Climate: the solutions are there, but it’s “now or never”, underlines the Giec

The Giec details in a new 2,000-page report the range of solutions available to limit global warming to 1.5°C. The solutions are there, it remains to act massively and without delay.

At the end of a two-week session which will be extended over the weekend, the 195 member governments of the IPCC have approved a 2,000 page report on solutions to stop global warming. This latest installment of the expert group’s sixth assessment cycle, drawn up by 278 lead authors, draws up a first observation: good mitigation measures are already in place around the world. But although they have made it possible to avoid the emission of “several” billion tons of greenhouse gases per yearthey remain totally insufficient to stop the accumulation in the atmosphere of insulating gases produced by humans.

40%

40 to 70% of global emissions could be reduced by 2050 through more moderate consumption, indicates the IPCC.

Gold for hope to limit warming to 1.5°C, global emissions are expected to stop rising by 2025 at the latest. They should then drop by around 43% for the end of the decade compared to their 2019 level, then 84% by 2050. “It’s now or never, if we want to limit global warming to 1.5°C”, says Jim Skea, co-chair of the working group author of the report.

The options are known

And this objective, anchored in the marble of the Paris Agreement to limit the effects of global warming as much as possible, remains in theory achievable. “It exists options available today in all sectors which can make it possible to reduce emissions by half by 2030″, underlines Céline Guivarch, climate change economist and member of the working group in charge of this report.



“There are options available today across all sectors that can cut emissions in half by 2030.”

Celine Guivarch

Climate Change Economist

There is, of course, the transition of the energy industry itself – the rapid decline in renewable prices since 2010 (-85% for solar and lithium-ion batteries, and -55% for wind) has led to a large, albeit insufficient, deployment.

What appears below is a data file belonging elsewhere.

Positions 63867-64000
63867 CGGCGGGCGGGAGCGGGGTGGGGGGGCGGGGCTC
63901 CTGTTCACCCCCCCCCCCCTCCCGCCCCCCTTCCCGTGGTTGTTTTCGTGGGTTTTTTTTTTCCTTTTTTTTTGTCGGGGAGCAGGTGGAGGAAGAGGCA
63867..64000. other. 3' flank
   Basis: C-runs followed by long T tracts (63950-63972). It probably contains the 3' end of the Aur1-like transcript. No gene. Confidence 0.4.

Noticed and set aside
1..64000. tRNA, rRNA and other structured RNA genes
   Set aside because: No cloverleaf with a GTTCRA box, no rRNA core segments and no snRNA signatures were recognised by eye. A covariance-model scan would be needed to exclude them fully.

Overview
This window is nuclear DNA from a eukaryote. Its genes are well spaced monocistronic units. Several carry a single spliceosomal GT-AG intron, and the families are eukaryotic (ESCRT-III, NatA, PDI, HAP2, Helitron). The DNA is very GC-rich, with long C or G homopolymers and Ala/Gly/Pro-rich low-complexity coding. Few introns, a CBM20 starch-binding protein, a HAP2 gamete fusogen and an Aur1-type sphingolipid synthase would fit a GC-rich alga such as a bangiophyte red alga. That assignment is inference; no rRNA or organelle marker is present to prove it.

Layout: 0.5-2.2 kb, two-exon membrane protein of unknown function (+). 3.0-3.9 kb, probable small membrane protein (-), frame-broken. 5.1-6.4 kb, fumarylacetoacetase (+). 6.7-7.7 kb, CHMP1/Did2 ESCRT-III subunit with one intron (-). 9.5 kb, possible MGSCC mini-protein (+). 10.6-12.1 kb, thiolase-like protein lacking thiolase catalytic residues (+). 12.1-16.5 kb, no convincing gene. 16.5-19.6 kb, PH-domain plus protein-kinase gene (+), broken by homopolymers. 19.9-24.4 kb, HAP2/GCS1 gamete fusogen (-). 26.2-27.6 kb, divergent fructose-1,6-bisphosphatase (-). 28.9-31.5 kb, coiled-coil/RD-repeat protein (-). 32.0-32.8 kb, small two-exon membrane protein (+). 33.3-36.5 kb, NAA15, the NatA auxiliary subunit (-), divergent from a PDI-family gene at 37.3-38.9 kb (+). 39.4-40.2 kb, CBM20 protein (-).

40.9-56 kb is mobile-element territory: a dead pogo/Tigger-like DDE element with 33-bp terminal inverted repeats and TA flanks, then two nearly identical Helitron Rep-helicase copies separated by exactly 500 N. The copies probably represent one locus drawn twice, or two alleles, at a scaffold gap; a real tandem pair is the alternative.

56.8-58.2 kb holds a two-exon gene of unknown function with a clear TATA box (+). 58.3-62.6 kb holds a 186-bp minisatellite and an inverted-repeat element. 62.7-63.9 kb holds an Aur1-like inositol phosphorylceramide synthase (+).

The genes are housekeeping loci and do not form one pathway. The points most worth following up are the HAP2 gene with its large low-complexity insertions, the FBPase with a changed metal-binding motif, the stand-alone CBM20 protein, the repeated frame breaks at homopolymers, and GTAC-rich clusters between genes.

The report emphasizes the opportunities for transformation represented by cities and urban areas – to make it more accessible to active mobility, especially. The construction sector is also key: “Action this decade is critical to capturing the mitigation potential of buildings,” stresses task force co-chair Jim Skea.

industrywhich represents a quarter of global emissions, must deploy the efficient use of materialsover there reuse and recycling, and reduce its emissions. All this requires new production processes and the use of zero carbon energies – relying on “when it’s necessary” on CO2 capture and capture techniques. For basic materials, zero-emission production processes are “in the pilot phase, sometimes at a stage close to commercialization”, notes the IPCC.

Agriculture, forestry, are also key: they can provide large-scale emission reductions and store carbon dioxide. But beware, experts point out, “the land cannot compensate for the emission reductions reported in other sectors”.



“Digital technologies only support decarbonization if framed appropriately.”

Warning also for the use of digital technologies: the internet of things, robotics and artificial intelligence can improve energy efficiency in all sectors, but watch out for the boomerang effect. Some of these climate gains may be offset by increased demand for goods and services related to the use of digital devices. “Digital technologies only support decarbonization if they are framed appropriately,” writes the IPCC.

For the first time in six evaluation cycles, the report also devotes a chapter to demand reduction, in general: 40 to 70% of global emissions could be reduced by 2050 through more sober consumptionwhether through changes in infrastructure use or socio-cultural and behavioral changes.

Investment three to six times too low

At the start of the decade, about a fifth of emissions were covered by carbon taxes or emissions trading, although coverage and prices were insufficient to achieve deep reductions. Effective policies, regulations and market instruments are already in place, said IPCC President Hoesung Lee on Monday: “If applied more broadly and equitably, they can support deep emission reductions and spur growth. ‘innovation.”

This involves, among other things, achieving channel the necessary investments. According to the report, financial flows are three to six times too low compared to the levels required by 2030 to limit global warming to 1.5°C. There is, however, enough capital and liquidity on a global scale to “close these investment gaps”, assesses the IPCC, even if their release is hampered. Channeling investment depends on clear signals from governments and the international communityincluding stronger alignment of public sector finances and policies, says the expert group.

The summary

  • In the third part of its trilogy, the group of UN experts on climate indicates that it is not too late to limit global warming to 1.5°C by the end of the century.
  • Provided that immediate action is taken, in all sectors, to massively reduce greenhouse gas emissions.
  • And to urgently boost green investments across the planet, which remain “three to six times” too low.

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Climate: the solutions are there, but it’s “now or never”, underlines the Giec


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